The Digger looks back at the thorny issue of alcohol and the church
|The Cruiskeen Lawn Whiskey jug that helped quench the drooth of some of the Fourscore men.|
ON the 6th April, 1816 it was reported by the Belfast Newsletter that the innkeeper at Dundrod, David Mairs, lost the thatched roof from his dwelling house and adjoining barn during what was described as a "singular weather phenomenon."
The report states that "a severe shower of hail, accompanied with loud peals of thunder, a body of matter was observed resembling a little dark cloud stretching itself to the ground and wreathing like that part of a water-spout which may be seen in a fluctuating state before it bursts."
Some of the thatch from Mr. Mair's homestead was located three quarters of a mile away.
Almost 20 years later the Ordnance Survey Memoirs make a brief reference to the "hamlet of Dundrod" and informs us that Dundrod "is merely a collection of 12 dirty-looking cottages and one two-storey house occupied as a whiskey shop."
The only public building is the Presbyterian Meeting House, which was erected in 1827.
The Ordnance Survey memoir writer makes the observation that in the surrounding district "all classes are industrious, peaceable, honest and obliging, frugal and charitable. They are rather given to whiskey drinking and generally on quitting places of worship resort to the alehouse, an establishment which is always to be found in the immediate vicinity of meeting houses and chapels "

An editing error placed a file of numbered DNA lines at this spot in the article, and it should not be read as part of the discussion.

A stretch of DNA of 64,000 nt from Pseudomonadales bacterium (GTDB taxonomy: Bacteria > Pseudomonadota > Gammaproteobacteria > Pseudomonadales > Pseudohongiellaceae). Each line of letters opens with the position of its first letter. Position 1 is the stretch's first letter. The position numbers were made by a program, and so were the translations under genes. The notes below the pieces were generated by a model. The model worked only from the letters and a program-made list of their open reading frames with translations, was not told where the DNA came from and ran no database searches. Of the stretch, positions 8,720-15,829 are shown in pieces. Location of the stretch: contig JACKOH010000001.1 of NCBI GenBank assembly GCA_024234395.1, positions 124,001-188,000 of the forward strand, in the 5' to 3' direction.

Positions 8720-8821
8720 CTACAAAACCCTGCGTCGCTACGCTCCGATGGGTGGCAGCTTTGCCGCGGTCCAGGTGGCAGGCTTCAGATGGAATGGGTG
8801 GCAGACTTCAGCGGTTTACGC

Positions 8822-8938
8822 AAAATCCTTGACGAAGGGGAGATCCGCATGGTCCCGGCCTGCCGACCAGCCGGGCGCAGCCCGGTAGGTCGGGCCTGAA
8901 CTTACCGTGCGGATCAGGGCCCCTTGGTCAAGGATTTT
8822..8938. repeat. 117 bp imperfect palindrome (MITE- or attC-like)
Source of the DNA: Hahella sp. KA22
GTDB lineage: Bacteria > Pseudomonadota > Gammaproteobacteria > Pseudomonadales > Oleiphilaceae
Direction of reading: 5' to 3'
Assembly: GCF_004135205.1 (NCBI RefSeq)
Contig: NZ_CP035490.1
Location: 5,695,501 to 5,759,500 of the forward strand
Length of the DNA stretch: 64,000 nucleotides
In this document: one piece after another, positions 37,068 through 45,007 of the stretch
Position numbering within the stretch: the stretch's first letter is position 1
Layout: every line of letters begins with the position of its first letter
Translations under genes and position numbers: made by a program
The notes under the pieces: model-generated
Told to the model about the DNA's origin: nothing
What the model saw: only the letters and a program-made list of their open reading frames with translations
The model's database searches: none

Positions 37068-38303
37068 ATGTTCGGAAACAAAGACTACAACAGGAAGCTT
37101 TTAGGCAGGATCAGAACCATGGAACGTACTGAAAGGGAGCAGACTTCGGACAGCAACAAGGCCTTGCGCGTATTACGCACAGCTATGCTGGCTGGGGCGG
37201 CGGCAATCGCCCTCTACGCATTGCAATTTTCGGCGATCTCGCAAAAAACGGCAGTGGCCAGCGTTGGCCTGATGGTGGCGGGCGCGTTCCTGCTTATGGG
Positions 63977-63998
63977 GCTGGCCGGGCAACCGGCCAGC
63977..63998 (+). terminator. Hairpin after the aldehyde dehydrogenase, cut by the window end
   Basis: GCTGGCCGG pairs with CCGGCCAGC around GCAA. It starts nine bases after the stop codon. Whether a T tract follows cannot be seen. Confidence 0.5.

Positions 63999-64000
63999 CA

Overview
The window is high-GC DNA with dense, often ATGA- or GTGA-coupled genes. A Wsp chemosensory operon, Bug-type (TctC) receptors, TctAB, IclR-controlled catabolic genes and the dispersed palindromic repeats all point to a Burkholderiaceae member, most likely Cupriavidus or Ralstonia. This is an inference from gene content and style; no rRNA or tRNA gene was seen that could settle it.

The Dundrod alehouse may have survived what could be termed as an "act of God" in 1816, but it would be eventually closed down by "a man of God" almost 40 years later.
The first minister at Dundrod, William Loughridge, was succeeded by William Magill in 1840. The local alehouse was a thorn in his side and there was friction between himself and members of the orange lodge in the area - LOL 73. This lodge had been in existence some 30 years prior to the establishment of the Meeting House in the area. The Rev Magill was reported to be instrumental in the removal of the public house, much to the annoyance of some of the local brethren.
After the public house was closed the Orangemen built a hall in the vicinity of the Meeting House and the Rev. Magill records that it served as " a rallying point for the brethren, who, night after night met with fife and drum, and noisy clamour to annoy the quiet dwellers in their homes...."